What Is a 1031 Exchange and Why Is It Important?
A”1031 exchange” is the nickname used to discuss Section 1031 of the U.S. Internal Revenue Service’s tax code. This section states that if someone buys one investment property for another via a 1031 exchange, they might have the ability to defer capital gains (or losses) that they would otherwise have to pay at time of sale.
Section 1031 applies to”land” beyond real estate, but many 1031 cases deal with buildings and land. We will only discuss 1031s in relation to real estate.
WHY IS A 1031 EXCHANGE IMPORTANT?
So why is a 1031 exchange important? It allows real estate investors to defer paying capital gains and possibly build wealth through real estate investing.
Think about it this way. If you buy a piece of property for $100,000 and then sell it for $500,000, you are subject to paying capital gains taxes on your $400,000 profit. From that $400,000, you’d lose, say, $120,000 to capital gains taxes. Using a 1031 exchange, you might have the ability to use the $500,000 to buy one or more new properties and pay no capital gains taxes at the time of sale. The sale’s proceeds fund new investment properties, which in turn may generate cash flow and value.
As you’ll eventually have to pay taxes when you sell these new properties, you may be able to create your money go further with a 1031 exchange. These exchanges matter as they can help property investors create more wealth. Investors can use 1031 exchanges during their careers to purchase bigger or better properties and potentially reap the rewards.
The brief answer: it depends. That is because the language used in the tax code is vague. Properties must be, it states,”like-kind.” States the IRS
“Both properties must be similar enough to qualify as’like-kind.’ Like-kind property is property of the identical character, character or class. Quality or grade does not matter. Most real estate will be like-kind to other real estate. For example, real property that is improved with a residential rental house is like-kind to empty land. 1 exception for property is that property within the USA is not like-kind to land outside of america. Additionally, improvements that are conveyed without land aren’t of like kind to property.”
Are you confused about exactly what”like-kind” means? You’re not alone. Says tax expert Robert Wood
“Most exchanges must only be of’like-kind’–an enigmatic phrase that doesn’t mean what you think it means. You may exchange an apartment building for raw land, or a ranch for a strip mall. The rules are surprisingly liberal. You can even exchange one business for another. But again, there are traps for the unwary.”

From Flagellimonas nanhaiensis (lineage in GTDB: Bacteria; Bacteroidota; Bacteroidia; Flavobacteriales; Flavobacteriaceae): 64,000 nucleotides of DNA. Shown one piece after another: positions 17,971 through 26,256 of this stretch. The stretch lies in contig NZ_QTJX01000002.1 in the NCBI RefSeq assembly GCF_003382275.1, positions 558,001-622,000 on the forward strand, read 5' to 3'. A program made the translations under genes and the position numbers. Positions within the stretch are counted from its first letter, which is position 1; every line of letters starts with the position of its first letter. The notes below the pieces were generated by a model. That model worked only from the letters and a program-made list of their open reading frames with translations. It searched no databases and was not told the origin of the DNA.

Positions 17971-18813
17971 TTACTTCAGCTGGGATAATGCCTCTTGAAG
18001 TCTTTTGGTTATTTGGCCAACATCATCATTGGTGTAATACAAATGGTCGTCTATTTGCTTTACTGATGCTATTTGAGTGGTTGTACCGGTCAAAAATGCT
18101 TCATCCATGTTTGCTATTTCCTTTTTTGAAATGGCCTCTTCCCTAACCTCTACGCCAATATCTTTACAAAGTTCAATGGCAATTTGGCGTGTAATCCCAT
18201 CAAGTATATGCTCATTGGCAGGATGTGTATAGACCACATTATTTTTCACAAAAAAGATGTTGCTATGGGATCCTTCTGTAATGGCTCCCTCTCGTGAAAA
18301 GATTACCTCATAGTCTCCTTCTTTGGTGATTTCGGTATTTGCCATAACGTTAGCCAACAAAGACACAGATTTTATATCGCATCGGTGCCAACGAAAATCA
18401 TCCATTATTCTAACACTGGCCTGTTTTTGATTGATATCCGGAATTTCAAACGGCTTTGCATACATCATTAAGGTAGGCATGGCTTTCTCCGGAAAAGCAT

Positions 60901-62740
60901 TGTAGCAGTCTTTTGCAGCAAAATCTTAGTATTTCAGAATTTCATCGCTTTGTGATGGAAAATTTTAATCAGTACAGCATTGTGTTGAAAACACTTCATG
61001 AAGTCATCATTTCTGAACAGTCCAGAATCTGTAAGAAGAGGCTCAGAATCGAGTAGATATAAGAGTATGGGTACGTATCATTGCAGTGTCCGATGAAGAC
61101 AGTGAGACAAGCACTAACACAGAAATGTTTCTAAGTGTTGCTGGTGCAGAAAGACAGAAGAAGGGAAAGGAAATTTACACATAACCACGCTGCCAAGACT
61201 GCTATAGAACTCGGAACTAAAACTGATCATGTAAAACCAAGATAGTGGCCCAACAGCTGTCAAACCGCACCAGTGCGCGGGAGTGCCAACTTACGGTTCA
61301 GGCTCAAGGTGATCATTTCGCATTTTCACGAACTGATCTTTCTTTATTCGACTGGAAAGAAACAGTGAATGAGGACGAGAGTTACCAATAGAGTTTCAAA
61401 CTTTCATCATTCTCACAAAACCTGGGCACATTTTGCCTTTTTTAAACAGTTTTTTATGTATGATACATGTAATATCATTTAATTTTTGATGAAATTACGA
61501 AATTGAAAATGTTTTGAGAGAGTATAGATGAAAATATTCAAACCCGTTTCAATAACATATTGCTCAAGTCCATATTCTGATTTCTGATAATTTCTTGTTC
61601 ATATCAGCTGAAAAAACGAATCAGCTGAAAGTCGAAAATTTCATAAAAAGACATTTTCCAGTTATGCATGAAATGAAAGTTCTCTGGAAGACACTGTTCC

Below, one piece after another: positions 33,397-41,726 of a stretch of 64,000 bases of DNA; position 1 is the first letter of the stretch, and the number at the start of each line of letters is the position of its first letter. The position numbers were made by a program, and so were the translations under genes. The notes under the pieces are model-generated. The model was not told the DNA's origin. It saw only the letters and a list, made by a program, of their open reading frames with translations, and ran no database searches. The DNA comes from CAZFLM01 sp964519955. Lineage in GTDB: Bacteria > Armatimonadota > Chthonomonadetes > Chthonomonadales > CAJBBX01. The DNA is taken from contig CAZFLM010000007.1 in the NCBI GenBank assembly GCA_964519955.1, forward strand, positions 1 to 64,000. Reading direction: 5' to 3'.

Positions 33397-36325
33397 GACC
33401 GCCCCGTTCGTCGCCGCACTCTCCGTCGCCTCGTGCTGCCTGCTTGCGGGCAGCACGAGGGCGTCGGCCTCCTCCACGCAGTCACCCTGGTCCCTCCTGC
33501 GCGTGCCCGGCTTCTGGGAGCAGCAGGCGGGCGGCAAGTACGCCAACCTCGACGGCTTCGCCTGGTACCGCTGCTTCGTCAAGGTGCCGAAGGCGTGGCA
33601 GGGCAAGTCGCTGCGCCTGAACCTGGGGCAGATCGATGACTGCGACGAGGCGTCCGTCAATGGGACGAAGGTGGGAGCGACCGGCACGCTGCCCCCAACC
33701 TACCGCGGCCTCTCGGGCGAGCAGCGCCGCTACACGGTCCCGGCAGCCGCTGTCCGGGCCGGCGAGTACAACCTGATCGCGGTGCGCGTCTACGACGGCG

This is why it is crucial to secure professional help if you’re considering a 1031 exchange–there are pitfalls aplenty even for seasoned investors.
RESTRICTIONS ON 1031 EXCHANGES
Investors should consider additional limitations, beyond the definition of”like-kind.” A tax professional will attest each one, but a few major considerations include:
You must own the real estate. Owning a share in a REIT, a fund or an LLC that owns a share in another LLC does not qualify.
You can only execute a 1031 exchange between investment properties. You can not do this with private property.
Should you exchange for a less expensive property, you’ll face tax considerations around the price difference.
You can”delay” your exchange (that most people do), where a third party acts as an intermediary between you and a prospective future buyer.
Even though you are able to delay the exchange, you will find important timing restrictions on the offer.
The identification must be in writing, signed by you and delivered to a person involved in the exchange like the seller of the replacement property or the qualified intermediary. But notice to your attorney, real estate agent, accountant or similar persons acting as your agent is not sufficient.”
There is a second deadline, too. The”property must be obtained and the exchange completed no later than 180 days following the sale of the exchanged property.”
As you can see, 1031 exchanges offer immense benefits. But their execution is tricky. If you do not get the whole deal right, you may end up paying taxes on the entire sale.
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